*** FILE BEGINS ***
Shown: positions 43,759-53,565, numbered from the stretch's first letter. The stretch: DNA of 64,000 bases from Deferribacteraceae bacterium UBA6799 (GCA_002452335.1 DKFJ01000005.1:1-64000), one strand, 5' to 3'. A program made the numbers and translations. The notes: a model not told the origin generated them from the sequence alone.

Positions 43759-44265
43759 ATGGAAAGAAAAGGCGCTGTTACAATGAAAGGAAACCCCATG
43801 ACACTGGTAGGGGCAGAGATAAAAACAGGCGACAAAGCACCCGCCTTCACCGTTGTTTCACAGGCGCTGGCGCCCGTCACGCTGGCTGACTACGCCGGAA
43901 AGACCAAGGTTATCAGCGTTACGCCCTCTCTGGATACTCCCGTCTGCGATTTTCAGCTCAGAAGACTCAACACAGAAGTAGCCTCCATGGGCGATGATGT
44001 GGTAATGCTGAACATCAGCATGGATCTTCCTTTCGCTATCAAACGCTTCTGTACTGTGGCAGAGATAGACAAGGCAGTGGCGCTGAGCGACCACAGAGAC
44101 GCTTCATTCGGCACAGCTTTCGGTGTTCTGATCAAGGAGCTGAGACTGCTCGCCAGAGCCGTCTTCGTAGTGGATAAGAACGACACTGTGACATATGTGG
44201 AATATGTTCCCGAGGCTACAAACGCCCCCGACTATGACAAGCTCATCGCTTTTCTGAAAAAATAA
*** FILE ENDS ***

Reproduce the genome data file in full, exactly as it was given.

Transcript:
Shown: positions 43,759-53,565, numbered from the stretch's first letter. The stretch: DNA of 64,000 bases from Deferribacteraceae bacterium UBA6799 (GCA_002452335.1 DKFJ01000005.1:1-64000), one strand, 5' to 3'. A program made the numbers and translations. The notes: a model not told the origin generated them from the sequence alone.

Positions 43759-44265
43759 ATGGAAAGAAAAGGCGCTGTTACAATGAAAGGAAACCCCATG
43801 ACACTGGTAGGGGCAGAGATAAAAACAGGCGACAAAGCACCCGCCTTCACCGTTGTTTCACAGGCGCTGGCGCCCGTCACGCTGGCTGACTACGCCGGAA
43901 AGACCAAGGTTATCAGCGTTACGCCCTCTCTGGATACTCCCGTCTGCGATTTTCAGCTCAGAAGACTCAACACAGAAGTAGCCTCCATGGGCGATGATGT
44001 GGTAATGCTGAACATCAGCATGGATCTTCCTTTCGCTATCAAACGCTTCTGTACTGTGGCAGAGATAGACAAGGCAGTGGCGCTGAGCGACCACAGAGAC
44101 GCTTCATTCGGCACAGCTTTCGGTGTTCTGATCAAGGAGCTGAGACTGCTCGCCAGAGCCGTCTTCGTAGTGGATAAGAACGACACTGTGACATATGTGG
44201 AATATGTTCCCGAGGCTACAAACGCCCCCGACTATGACAAGCTCATCGCTTTTCTGAAAAAATAA